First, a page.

Hurricane Fiona heads toward Bermuda, US advises citizens to defer travel


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San Juan (AFP) – Hurricane Fiona slammed into Bermuda on Wednesday as a powerful Category 4 storm as Puerto Rico struggled to restore power and water after a devastating blow.

The US National Hurricane Center (NHC) said Fiona is expected to approach Bermuda, a British territory of about 64,000 people, late Thursday.

In Washington, the State Department advised Americans to reconsider travel to Bermuda and allowed family members of US government officials to leave.

“U.S. citizens in Bermuda who plan to leave the island should now depart prior to the arrival of Hurricane Fiona,” a travel advisory said.

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Fiona was upgraded overnight to a Category 4 hurricane, the second highest on the Saffir-Simpson scale.

The NHC said the storm grabbed maximum winds of 130 miles per hour (210 kilometers per hour) as it moved north toward Bermuda at about eight miles per hour.

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“On the forecast range, the center of Fiona will move further away from the Turks and Caicos Islands today, approaching Bermuda late Thursday and Atlantic Canada late Friday,” the NHC said.

“A storm surge will result in increased water levels along the coast of Bermuda,” it said. “Close to shore, the surf is accompanied by large and destructive waves.”

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Fiona has left a trail of devastation in the Caribbean, killing four people in Puerto Rico, according to a US Federal Emergency Management Agency (FEMA) official quoted by the Washington Post.

One death was reported in the French overseas department of Guadeloupe and another in the Dominican Republic.

FEMA Administrator Deanne Criswell is in Puerto Rico and has been touring flood-affected areas with US Territory Governor Pedro Pierluisi.

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‘Will not stop’

FEMA said it is sending hundreds of additional personnel to Puerto Rico to help with relief efforts on the island, which has been suffering from widespread power outages.

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Pierluisi said the storm caused catastrophic damage on the island of three million, with some areas receiving more than 30 inches of rain.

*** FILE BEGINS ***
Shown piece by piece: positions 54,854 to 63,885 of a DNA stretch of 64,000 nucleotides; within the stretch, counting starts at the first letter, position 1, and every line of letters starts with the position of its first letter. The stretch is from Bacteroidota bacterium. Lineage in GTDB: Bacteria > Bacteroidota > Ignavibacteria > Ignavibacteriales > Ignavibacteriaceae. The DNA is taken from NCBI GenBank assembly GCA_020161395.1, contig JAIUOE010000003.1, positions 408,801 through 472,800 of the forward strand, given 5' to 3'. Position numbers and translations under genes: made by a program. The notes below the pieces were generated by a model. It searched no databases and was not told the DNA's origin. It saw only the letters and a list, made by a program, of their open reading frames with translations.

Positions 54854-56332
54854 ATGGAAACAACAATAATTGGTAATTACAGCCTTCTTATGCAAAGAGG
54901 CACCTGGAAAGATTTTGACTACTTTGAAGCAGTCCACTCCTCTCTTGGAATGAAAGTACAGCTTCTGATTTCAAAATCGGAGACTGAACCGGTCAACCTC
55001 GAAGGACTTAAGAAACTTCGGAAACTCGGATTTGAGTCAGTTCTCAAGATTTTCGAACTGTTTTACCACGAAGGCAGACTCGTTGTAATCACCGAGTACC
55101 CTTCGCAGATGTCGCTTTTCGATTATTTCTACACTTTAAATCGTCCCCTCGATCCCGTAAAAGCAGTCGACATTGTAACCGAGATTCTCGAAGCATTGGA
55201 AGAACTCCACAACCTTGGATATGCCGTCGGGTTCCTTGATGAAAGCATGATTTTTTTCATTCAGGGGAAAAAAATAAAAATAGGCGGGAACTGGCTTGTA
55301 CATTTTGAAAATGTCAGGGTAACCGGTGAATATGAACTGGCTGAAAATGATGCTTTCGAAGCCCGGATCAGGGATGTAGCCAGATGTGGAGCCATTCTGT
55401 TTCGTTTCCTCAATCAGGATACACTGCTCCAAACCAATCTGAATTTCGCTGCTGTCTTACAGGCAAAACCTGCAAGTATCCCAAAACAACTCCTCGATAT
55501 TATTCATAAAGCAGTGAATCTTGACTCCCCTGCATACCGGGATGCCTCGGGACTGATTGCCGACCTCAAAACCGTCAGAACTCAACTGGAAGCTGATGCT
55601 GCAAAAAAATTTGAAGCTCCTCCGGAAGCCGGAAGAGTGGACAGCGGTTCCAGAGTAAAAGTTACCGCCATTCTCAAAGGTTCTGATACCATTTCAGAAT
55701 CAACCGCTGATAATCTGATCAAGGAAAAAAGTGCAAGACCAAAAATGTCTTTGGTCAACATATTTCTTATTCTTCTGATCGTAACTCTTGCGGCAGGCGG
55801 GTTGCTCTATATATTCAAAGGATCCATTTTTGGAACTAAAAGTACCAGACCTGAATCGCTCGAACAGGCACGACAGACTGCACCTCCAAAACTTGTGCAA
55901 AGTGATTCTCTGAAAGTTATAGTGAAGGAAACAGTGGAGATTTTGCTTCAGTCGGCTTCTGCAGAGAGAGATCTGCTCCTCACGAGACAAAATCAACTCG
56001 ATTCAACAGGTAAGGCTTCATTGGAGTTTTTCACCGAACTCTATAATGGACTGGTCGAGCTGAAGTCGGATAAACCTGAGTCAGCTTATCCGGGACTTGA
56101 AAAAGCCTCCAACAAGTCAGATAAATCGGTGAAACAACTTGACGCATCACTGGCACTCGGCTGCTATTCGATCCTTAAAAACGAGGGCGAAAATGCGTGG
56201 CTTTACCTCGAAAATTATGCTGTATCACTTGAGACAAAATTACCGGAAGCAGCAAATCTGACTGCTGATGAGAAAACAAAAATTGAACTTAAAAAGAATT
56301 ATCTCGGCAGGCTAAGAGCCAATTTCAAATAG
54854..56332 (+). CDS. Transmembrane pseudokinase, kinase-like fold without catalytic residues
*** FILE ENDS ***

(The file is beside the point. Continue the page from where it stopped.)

US President Joe Biden has declared a state of emergency in Puerto Rico, which is still struggling to recover from Hurricane Maria five years ago.

LUMA, the Puerto Rico energy company, said more than 2,000 utility workers were assessing damage and working to restore electricity to hundreds of thousands of customers.

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“LUMA and all of our partners will not stop until every customer is restored and power is restored to the entire grid,” Abner Gomez, public safety manager, said in a statement.

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The storm also left around hundreds of thousands of people in Puerto Rico without drinking water due to power outages and flooded rivers, officials said.

In the Dominican Republic, President Luis Abinader declared three eastern provinces disaster areas: La Altagracia – home to the popular resort town of Punta Cana – El Seibo and Hato Mayor.

Later that year, the double hit of Hurricanes Irma and Maria added to the misery and devastated the power grid on the island, which has suffered from major infrastructure problems for years.

The power grid was privatized in June 2021 to solve the problem of power outages, but the problem persisted and the entire island lost power earlier this year.



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